When Joko took office, the narcotics agency applied pressure almost immediately, with BNN head Anang Iskandar telling journalists that his office had written to the Attorney General's Office calling for all drug convicts on death row to be executed. Coming 10 days after Joko’s inauguration, however, this gained little public attention.
Yet even more important to the spike in executions than BNN has been HM Prasetyo, whom Joko appointed as attorney general one month into his presidential term. A former senior prosecutor, Prasetyo was a controversial choice because he was a senior member of a political party that was part of the governing coalition, and was chided as a political appointee. Needing rapid results to silence his critics, Prasetyo became the leading government official pushing to execute drug convicts as soon as possible.
For their part, death penalty supporters have used the furor over Prasetyo’s appointment to push for executions. Utomo Karim, a defense attorney for a Nigerian drug convict who was among eight people executed in April, recalls a challenge put to Prasetyo on live television by Henry Yosodiningrat, a lawyer and lawmaker from Joko’s Indonesian Democratic Party of Struggle. Yosodiningrat, head of an antidrug nongovernmental organization named Granat, has for more than a decade been one of Indonesia’s most vocal proponents of executing drug convicts. He said the attorney general should begin executing drug convicts within three months or resign.
Three days after this challenge aired, the Attorney General’s Office announced plans to execute 25 death row convicts by the end of 2015. Prasetyo repeatedly publicized deadlines for each round of executions, lobbied to limit legal avenues available to death row prisoners to prevent delays and made advanced preparations to execute prisoners even before the courts ruled on their appeals. As a result, Utomo said, he didn’t have time to explore further possible legal challenges for another death row client who was executed in January.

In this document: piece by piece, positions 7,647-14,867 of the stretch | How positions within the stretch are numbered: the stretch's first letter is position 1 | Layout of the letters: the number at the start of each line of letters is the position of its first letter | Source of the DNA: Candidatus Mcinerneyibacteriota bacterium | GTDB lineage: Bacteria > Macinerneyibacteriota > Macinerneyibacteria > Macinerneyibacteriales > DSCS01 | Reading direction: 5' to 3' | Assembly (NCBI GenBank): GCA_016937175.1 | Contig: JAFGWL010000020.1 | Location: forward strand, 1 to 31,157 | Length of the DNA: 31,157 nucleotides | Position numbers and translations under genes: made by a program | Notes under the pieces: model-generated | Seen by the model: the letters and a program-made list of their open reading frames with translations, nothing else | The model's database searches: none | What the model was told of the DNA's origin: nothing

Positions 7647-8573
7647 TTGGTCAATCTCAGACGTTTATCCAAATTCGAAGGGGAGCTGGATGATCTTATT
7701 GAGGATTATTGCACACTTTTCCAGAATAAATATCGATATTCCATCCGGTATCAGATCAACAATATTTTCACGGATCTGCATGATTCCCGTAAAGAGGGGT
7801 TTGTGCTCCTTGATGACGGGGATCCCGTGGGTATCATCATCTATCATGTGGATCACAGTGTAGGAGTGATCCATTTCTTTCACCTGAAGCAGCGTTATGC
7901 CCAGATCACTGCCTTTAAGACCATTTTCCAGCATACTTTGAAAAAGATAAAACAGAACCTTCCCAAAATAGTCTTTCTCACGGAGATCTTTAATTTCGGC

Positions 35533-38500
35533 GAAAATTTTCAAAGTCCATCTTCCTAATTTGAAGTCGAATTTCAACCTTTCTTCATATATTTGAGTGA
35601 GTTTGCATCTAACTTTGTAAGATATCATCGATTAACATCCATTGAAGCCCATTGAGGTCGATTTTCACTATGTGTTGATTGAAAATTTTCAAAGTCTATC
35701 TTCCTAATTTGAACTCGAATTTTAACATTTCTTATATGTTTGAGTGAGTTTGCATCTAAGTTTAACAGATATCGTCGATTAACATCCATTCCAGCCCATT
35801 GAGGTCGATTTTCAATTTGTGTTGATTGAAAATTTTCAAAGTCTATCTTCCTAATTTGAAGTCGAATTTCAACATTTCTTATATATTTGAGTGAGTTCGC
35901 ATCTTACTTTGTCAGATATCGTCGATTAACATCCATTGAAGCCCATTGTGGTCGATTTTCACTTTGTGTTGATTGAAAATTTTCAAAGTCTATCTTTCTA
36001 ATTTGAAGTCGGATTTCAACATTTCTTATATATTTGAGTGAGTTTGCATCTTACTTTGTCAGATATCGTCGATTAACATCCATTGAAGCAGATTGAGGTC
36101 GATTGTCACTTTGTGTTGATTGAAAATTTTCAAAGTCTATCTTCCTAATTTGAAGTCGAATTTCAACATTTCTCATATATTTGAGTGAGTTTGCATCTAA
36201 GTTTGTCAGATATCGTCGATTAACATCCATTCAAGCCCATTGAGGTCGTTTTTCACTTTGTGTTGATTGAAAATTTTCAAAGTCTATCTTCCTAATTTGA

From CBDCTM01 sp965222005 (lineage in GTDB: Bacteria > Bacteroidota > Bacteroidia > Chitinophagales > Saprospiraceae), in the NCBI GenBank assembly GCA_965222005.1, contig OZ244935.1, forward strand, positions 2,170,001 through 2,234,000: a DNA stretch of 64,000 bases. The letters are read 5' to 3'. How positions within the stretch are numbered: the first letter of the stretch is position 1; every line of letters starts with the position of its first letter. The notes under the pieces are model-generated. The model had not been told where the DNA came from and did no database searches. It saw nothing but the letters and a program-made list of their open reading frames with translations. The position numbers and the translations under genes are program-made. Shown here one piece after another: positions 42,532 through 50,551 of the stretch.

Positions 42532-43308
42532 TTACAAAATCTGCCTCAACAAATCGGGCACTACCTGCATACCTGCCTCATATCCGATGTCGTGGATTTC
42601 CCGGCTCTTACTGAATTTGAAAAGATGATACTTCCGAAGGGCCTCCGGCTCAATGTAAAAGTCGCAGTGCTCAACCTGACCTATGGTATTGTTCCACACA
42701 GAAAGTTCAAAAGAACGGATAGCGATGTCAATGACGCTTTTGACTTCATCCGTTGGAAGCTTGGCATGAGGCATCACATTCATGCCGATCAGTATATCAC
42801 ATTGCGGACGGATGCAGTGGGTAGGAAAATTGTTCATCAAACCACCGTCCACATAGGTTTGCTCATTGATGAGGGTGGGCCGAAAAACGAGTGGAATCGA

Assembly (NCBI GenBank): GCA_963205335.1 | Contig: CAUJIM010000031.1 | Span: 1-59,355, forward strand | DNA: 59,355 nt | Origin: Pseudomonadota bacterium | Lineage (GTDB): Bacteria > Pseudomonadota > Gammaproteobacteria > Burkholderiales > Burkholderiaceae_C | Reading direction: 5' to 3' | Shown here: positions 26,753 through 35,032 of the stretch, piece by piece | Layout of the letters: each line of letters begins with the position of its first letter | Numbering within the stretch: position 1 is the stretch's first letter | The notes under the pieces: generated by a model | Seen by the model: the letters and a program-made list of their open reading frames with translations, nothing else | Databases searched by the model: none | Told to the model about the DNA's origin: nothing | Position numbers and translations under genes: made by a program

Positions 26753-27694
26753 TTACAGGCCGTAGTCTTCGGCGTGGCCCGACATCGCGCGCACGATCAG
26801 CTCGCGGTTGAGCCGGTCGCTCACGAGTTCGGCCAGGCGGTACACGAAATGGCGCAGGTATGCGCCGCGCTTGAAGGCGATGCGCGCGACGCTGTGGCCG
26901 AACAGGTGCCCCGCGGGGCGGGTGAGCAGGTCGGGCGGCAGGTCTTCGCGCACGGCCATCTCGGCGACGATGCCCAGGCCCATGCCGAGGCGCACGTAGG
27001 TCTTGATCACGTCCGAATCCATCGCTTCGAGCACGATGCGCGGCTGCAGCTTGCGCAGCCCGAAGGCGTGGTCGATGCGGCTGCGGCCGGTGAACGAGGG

Prasetyo pushed so actively for executions that some Indonesian opponents of the death penalty called him “bloodthirsty.” Nongovernmental organizations, meanwhile, criticized his approach to prisoners’ legal rights as cursory. “The attorney general should not just look at whether the legal process has finished or not, but whether or not it is just,” says Anis Hidayah, head of Migrant Care, which has campaigned against capital punishment. “Whether or not it has finished, you can see from documents, but whether or not it has been just is far more important.”
Demonstrators offer money to "Tony Abbott," as part of a protest condemning the Australian prime minister for suggesting tsunami relief money was a reason not to execute two Australian drug convicts.
Nevertheless, Prasetyo is not the ultimate decision maker regarding executions. That power rests with Joko as president. At times, he has sought to play down his role, emphasizing that the country’s courts determine whether to hand down the death penalty, not the president. But in countries around the world that have capital punishment, it is political leaders who decide whether to actively use it, refrain from executions or even to take steps toward abolition.
Indeed, in an opinion piece in The Jakarta Post that ran shortly after the first round of executions, Daniel Pascoe, a death penalty scholar at the City University of Hong Kong, highlighted the “executive’s responsibility to enforce the law, and to exercise the lenient discretion not to enforce it in appropriate cases,” as crucial to the separation of powers.